Trusted domain configuration

Related ticket(s):

Problem statement

When SSSD is joined to a standalone domain, the Administrator can easily configure the settings of the joined domain in sssd.conf. However, when SSSD is joined to a domain that trusts other domain(s), such as IPA-Active Directory trusts or an Active Directory forest with multiple domains, the Administrator can only tweak settings of the joined domain, but not any of the trusted domains.

While we introduced the subdomain_inherit option which works for some use cases, it does not help if the subdomain needs parameters different from the main domain and is not user-friendly.

This design page describes a new feature that allows admins to configure parameters of a trusted domain (a subdomain) in standard SSSD configuration files in similar way as the main domain’s parameters.

Use cases

This section lists two use-cases that were explicitly considered during design.

Use Case 1: Filtering users from a specific OU in a trusted Active Directory domain

As an Administrator, I want to set a different search base for users and groups in a trusted Active Directory domain, to filter out users from an organizational unit that contains only inactive users, so that only active users and groups are visible to the system.

Use Case 2: Pinning SSSD running on IPA server only to selected Active Directory servers and/or sites

As an Administrator, I want to disable autodiscovery of Active Directory servers and sites in the trusted Active Directory domain and instead list servers and/or sites manually, so that I can limit the list of Active Directory DCs that SSSD communicates with and avoid reaching out to servers that are not accessible.

Overview of the solution

A new section in SSSD configuration that corresponds to the trusted domain can be added where the trusted domain options can be set.

This section’s base name will be the same as the main domain section with the /<subdomain name> suffix, where the <subdomain name> part is the trusted domain’s name. To read the available domains, including the autodiscovered trusted ones, run sssctl domain-list. For example if the main domain’s (IPA) name is ipadomain.test and the trusted (Active Directory) domain’s name is addomain.test, then the configuration sections will look like this:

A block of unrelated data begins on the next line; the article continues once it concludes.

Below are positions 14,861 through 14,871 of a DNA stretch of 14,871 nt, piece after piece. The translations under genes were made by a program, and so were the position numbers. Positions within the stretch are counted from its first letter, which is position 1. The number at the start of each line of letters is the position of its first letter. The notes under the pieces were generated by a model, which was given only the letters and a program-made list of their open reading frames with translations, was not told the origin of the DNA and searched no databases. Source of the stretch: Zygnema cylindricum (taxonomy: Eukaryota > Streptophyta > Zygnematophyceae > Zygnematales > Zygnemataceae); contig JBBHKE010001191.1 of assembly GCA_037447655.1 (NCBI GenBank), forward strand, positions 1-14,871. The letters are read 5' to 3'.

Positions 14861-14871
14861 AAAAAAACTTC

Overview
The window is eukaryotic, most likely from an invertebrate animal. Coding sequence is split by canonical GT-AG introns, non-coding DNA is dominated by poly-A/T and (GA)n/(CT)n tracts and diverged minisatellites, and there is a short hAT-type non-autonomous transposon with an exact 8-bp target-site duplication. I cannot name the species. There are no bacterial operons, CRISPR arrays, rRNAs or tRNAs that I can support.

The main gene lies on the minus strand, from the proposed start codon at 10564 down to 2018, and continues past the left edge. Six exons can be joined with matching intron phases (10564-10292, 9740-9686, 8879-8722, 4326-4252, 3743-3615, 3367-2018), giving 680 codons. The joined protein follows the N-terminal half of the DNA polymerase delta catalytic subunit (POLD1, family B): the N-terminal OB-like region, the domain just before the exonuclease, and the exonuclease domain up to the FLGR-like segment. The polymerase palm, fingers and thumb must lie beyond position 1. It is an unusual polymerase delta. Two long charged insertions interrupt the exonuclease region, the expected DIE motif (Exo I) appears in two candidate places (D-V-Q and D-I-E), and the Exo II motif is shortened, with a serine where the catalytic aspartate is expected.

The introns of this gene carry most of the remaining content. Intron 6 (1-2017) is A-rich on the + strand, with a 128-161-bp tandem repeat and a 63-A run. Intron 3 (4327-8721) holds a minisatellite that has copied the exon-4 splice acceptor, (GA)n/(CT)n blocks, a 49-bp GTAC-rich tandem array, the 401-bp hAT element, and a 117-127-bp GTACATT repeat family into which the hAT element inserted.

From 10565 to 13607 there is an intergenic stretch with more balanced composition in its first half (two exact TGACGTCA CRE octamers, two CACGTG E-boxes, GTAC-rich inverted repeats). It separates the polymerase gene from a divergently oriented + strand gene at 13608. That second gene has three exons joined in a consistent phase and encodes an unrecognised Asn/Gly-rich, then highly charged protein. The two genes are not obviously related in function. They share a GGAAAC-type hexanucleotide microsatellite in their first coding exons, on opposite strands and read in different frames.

# this is the main domain section

# this is the trusted domain section

Note that not all options available for the main domain will also be available in the new subdomain section. Here are some options that will be supported in upstream version 1.15:

  • ldap_search_base
  • ldap_user_search_base
  • ldap_group_search_base
  • ad_server
  • ad_backup_server
  • ad_site
  • use_fully_qualified_names

Other options might be added later as appropriate. Upstream already plans on making it possible to add the options previously settable with subdomain_inherit with ticket 3337.

Implementation details

In the first iteration, the subdomain initialization code will read the options directly from the subdomain section, if set.

As an additional improvement, the dp_options structure will be expanded with a boolean flag that signifies whether the option is overridable or not so the code can be made a bit more generic. This work is tracked separately with ticket 3336.

How To Test

This section lists several test cases that are important for users of this feature.

Test the LDAP search base configuration

Testing this feature differs when SSSD is directly joined to an Active Directory domain and when SSSD is running on an IPA client joined to an IPA domain with trust relationship to an Active Directory domain. When SSSD is joined directly, the subdomain configuration must be applied on all clients. In an IPA-AD trust setup, the changes are only needed on the IPA server as the SSSD on the IPA server is the component that does all the user and group lookups.

The steps to test this scenario are:

  • Configure an IPA server and set it in a trust relationship with an Active Directory domain.

  • In sssd.conf on the IPA server, add trusted domain section and redefine some of the supported search base options for this section (for example ldap_user_search_base) to point to only a specific OU: